Scientists have disclosed a security flaw influencing H2 database consoles that could outcome in remote code execution in a manner that echoes the Log4j “Log4Shell” vulnerability that came to mild previous month.
The issue, tracked as CVE-2021-42392, is the ” first critical issue printed given that Log4Shell, on a component other than Log4j, that exploits the exact root trigger of the Log4Shell vulnerability, namely JNDI distant class loading,” JFrog scientists Andrey Polkovnychenko and Shachar Menashe reported.
H2 is an open-source relational database administration program composed in Java that can be embedded inside of applications or run in a client-server manner. In accordance to the Maven Repository, the H2 databases engine is made use of by 6,807 artifacts.
JNDI, short for Java Naming and Listing Interface, refers to an API that supplies naming and listing operation for Java applications, which can use the API in conjunction with LDAP to identify a certain resource that it may well have to have.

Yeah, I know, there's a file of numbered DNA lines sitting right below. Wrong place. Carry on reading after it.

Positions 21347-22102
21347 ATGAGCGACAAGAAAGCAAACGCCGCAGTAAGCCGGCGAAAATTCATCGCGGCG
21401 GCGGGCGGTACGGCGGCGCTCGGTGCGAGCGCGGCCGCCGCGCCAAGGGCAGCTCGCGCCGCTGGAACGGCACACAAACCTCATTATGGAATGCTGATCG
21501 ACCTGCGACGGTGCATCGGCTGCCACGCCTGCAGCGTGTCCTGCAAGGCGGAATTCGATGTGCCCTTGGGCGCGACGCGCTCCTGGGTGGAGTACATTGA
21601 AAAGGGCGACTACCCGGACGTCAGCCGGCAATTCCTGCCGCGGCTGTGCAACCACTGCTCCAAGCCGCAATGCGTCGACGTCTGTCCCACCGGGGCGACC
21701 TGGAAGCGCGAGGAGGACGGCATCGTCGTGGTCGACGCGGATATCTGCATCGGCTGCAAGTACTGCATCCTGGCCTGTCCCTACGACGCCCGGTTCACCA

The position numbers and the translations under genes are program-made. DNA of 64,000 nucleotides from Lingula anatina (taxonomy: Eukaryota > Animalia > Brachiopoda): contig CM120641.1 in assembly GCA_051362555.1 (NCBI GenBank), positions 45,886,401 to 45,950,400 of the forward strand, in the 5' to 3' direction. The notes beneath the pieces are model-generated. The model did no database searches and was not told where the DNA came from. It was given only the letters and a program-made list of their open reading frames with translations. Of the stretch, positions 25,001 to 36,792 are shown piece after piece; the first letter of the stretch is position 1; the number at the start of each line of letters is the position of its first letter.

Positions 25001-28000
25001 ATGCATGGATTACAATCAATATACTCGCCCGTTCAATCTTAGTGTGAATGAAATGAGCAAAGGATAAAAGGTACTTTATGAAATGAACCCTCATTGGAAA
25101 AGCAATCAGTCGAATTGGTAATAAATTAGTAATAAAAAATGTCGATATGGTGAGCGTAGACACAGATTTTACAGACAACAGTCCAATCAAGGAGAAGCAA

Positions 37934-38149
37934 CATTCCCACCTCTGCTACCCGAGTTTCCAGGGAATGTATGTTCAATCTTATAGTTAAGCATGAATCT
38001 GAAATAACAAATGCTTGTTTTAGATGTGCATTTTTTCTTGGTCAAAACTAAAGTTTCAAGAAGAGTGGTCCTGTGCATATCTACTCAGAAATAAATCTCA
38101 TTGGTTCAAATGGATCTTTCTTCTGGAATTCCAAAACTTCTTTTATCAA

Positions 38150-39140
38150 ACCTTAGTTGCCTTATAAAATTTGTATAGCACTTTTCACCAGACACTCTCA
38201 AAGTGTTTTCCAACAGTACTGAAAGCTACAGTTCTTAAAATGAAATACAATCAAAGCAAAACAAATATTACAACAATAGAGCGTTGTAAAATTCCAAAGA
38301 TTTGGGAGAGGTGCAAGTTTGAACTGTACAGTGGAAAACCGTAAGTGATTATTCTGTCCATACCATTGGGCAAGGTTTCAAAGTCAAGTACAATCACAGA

In the circumstance of Log4Shell, this feature enables runtime lookups to servers, each inside and outside the house the network, which, in flip, can be weaponized to enable unauthenticated remote code execution and implant malware on the server by crafting a malicious JNDI lookup as input to any Java application that makes use of vulnerable variations of the Log4j library to log it.
“Very similar to the Log4Shell vulnerability uncovered in early December, attacker-controlled URLs that propagate into JNDI lookups can permit unauthenticated remote code execution, giving attackers sole manage in excess of the operation of one more particular person or organization’s programs,” Menashe, senior director of JFrog security research, defined.
The flaw impacts H2 databases versions 1.1.100 to 2..204 and has been addressed in version 2..206 shipped on January 5, 2022.
“The H2 databases is utilized by numerous 3rd-party frameworks, together with Spring Boot, Enjoy Framework and JHipster,” Menashe added. “Whilst this vulnerability is not as common as Log4Shell, it can still have a dramatic impact on builders and manufacturing devices if not resolved accordingly.”
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